It was, yet again, another dreary day in Boston today. Though we’re winding down on April, it doesn’t much feel like it around here. I debated staying home to finish a presentation I am giving on Friday, but decided that Friday is still a ways away and that I would have plenty of time to finish. And so, rain and chilly air and all, off I went to a few of my favorite stores around my area. To the mall, you ask? Nope, not at all, I headed to Whole Foods, Trader Joe’s and Wilsons Farm in Lexington, MA. I wasn’t really in the need for anything. In fact, I had just done my big grocery shopping for the week. I go to these stores not for “needs” really, but because they are a great way of spending an afternoon, especially a boring one, picking up a few items that the main grocery stores do not carry.
One of those items are frozen artichoke hearts from Trader Joe’s. There aren’t enough words to describe just how much I love this item. They are absolutely amazing! I’ve been buying them for years and last year, they stopped carrying them! Imagine my disappointment, anger even, when this happened! I add them to soups, I coat them in egg, parmiggiano cheese and breadcrumbs and bake them, I stir-fry them with sausages and I make them in frittata. Lucky for me, about six months ago, they reappeared in the freezer isle! I wonder if my calls and emails had anything to do with that! ;-)
I bought six bags today and went home eager to cook one bag. I was debating just how to prepare them today. Perhaps it was the boring weather but I was feeling a little inventive and decided to cook them in diced tomatoes. Truth be told, I’ve never cooked them this way but have been wanting to for a bit. I wasn’t sure what pasta to use then remembered that I had a special kind that I had been saving for a special recipe. The strozzapreti I used are imported from Calabria, my native region and they are a bit hard to find in the store. In fact, these come from the online shop Pasta & Vino. “Strozzapreti” means to choke priests! They somewhat resemble cavatelli pasta. Where does the name come from, you ask? There are several stories but one is that gluttonous priests devoured this pasta so quickly, due to its deliciousness that they, well, chocked! I’m not sure how true that is but they were very good! Unlike typical dry pasta, they very much taste like freshly made pasta. Their flavor is a lot more delicate and tantalizing than your everyday dry pasta.
I made the sauce using diced tomatoes and one small can of ground tomatoes. I also used imported olive oil, from Calabria, of course! The sauce takes about 25 minutes to cook and the strozzapreti take just two extra minutes than regular pasta, so about 12 minutes, so halfway through the sauce cooking, you can add the pasta to the boiling water. You can purchase the strazzapreti, oil and other delicious products here. Pasta & Vino is a great resource for authentic Italian ingredients that are hard or impossible to find in the grocery stores. Many of their items are imported from Calabria, so that excites me even more!
Strozzapreti with Artichokes and Tomatoes
3 Tablespoons Migliaresi Extra Virgin Olive Oil
1 Small Onion, Chopped
2 Cloves of Garlic, Minced
3 Sprigs of Parsley, Finely Chopped
1 Teaspoon salt
1 14.5 oz Can Diced Tomatoes
1 8 oz Can Crushed Tomato Sauce
1 12 oz Bag Frozen Artichoke Hearts
½ pound Astorino Strozzapreti pasta
If Rome has the carbonara, and Bologna has the fettuccine in Bolognase sauce, than Puglia’s dish to fame is Orecchietti with Sausages and Broccoli Rabe! Puglia is a region in Southern Italy and being a Southerner myself, its cuisine is certainly something I enjoy eating and preparing. I recall growing up in Calabria and being surrounded by wonderful produce. My father was a produce merchant, so we certainly never lacked for great produce around the house. Summertime favorites growing up were zucchini and their delicate blossoms, eggplants and of course, tomatoes! If you have never had a freshly plucked tomato in August in Calabria, well, I will go so far as to say that you’ve never had a really delicious tomato! They are just amazing simply sliced with salt and olive oil. A fresh mozzarella next to them always helps too! ;-)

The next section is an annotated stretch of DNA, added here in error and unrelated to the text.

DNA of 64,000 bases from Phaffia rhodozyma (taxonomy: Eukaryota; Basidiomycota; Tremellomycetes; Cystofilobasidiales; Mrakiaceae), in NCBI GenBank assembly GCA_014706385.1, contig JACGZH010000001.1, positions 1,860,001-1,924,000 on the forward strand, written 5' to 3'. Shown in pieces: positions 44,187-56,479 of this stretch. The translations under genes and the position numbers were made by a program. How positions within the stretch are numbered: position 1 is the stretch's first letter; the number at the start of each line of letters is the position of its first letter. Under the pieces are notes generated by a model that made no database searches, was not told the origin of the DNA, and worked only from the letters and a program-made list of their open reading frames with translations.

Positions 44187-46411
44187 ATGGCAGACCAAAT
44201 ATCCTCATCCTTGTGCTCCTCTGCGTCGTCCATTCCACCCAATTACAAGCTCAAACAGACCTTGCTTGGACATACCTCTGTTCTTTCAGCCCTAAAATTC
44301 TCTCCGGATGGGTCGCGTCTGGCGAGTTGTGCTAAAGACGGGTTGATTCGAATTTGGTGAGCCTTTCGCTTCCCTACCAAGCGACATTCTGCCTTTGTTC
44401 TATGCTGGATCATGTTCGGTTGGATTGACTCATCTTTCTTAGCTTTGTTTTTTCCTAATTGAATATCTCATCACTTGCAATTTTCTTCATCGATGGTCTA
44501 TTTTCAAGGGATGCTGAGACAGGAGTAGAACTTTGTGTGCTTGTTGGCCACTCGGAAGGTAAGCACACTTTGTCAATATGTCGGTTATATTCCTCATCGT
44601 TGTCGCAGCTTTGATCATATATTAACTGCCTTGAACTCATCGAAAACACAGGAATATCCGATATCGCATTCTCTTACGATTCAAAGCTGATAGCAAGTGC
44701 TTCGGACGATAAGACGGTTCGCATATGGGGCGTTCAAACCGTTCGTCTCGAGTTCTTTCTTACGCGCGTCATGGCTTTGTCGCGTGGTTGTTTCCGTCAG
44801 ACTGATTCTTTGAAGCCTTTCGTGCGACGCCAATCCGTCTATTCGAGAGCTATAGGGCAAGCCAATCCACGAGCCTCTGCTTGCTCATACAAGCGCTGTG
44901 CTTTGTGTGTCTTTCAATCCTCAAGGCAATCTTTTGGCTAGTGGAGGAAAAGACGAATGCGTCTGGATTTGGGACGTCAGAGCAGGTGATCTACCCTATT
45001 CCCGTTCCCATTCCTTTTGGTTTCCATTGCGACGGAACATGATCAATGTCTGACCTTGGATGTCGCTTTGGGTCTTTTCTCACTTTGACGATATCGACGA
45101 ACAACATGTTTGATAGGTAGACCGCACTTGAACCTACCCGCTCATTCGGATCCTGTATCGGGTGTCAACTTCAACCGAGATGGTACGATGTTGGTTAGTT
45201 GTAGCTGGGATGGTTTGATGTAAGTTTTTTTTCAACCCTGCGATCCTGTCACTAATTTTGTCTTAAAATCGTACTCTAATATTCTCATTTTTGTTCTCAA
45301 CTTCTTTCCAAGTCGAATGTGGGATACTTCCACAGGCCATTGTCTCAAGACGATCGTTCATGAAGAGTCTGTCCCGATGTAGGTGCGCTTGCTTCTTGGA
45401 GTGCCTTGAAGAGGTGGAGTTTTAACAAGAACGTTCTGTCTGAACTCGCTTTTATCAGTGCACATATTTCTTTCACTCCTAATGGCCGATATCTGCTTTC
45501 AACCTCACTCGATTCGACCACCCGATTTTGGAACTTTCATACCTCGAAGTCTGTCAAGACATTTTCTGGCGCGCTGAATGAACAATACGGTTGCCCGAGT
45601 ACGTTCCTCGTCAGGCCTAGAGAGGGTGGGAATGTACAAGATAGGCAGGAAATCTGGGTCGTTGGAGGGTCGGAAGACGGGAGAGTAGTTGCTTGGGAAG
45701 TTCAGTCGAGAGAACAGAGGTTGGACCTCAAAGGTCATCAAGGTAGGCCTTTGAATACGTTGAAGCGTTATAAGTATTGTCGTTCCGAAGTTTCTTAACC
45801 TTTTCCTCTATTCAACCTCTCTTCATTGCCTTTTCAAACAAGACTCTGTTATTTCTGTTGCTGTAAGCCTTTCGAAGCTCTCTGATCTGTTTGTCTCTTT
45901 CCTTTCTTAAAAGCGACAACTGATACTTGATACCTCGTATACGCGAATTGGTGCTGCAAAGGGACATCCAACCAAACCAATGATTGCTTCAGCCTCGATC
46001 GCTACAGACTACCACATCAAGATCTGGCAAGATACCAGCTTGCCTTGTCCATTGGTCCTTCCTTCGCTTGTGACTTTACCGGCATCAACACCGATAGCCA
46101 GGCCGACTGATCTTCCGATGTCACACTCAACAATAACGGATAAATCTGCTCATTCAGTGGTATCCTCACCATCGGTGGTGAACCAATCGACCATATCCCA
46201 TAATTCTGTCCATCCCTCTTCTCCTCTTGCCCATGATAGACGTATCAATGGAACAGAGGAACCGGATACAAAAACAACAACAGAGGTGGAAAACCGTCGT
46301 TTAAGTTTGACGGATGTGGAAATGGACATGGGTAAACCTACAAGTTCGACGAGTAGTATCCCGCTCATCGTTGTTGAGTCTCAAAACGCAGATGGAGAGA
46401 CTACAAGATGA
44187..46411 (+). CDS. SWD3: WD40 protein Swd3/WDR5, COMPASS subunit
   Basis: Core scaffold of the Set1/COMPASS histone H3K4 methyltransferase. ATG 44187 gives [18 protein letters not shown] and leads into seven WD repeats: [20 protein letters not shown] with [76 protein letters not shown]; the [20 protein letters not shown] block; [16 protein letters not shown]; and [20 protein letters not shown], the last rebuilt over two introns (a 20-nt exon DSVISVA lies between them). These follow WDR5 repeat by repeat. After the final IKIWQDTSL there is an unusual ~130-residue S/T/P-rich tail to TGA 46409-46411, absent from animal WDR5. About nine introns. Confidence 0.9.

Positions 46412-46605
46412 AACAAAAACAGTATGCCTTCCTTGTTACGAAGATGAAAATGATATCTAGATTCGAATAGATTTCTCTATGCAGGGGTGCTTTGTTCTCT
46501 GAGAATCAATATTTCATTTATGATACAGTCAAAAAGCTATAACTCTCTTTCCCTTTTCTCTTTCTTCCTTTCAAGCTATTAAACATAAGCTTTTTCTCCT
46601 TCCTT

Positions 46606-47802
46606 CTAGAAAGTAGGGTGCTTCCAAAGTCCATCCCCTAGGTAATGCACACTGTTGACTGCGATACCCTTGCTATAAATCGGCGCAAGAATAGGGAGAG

One vegetable that is versatile and found year-round is broccoli and also broccoli rabe, or rapini. I really enjoy both and one of my favorite ways of preparing the rabe is in this typical Pugliese dish. The Pugliese are known for their orecchiette shaped pasta. Orecchiette means little ears, although I think they look like small caps more than little ears! It’s very typical to walk in the streets of Bari and find local women making these fresh and selling them right on the streets. If you happen to find yourself there, I highly recommend buying a kilo or two, you will not be disappointed.
This is my version of how to make this classic dish. Everyone has his or her own way but I have found I rather like my version, if I do say so myself! Many do not use the onion that I add, but I really like it and find that it adds lots of flavor, so I use it. Add garlic too, if you wish, although I do not in this dish. This dish serves about 4 people.
Orecchietti with Sausages & Broccoli Rabe
2 bunches broccoli rabe, trimmed, and washed
2 teaspoons salt
4 tablespoons of olive oil
2 Tablespoons chopped parsley
1 small onion, chopped
1 – 2 teaspoons salt (or to taste)
4 pre-cooked sausages of your choice (pork, chicken, hot, sweet)
1/2 pound orecchietti pasta
Ready to make your 2018 Italian Travel Dreams come true? Consider joining us in one of our Culinary Adventures! We have three planned!
CALABRIA: August 31 - September 7, 2018 Click here for more info!
PUGLIA: September 9 - 16, 2018 Click her for more info!
BOLOGNA: October 1 - 8, 2018 Click here for info!
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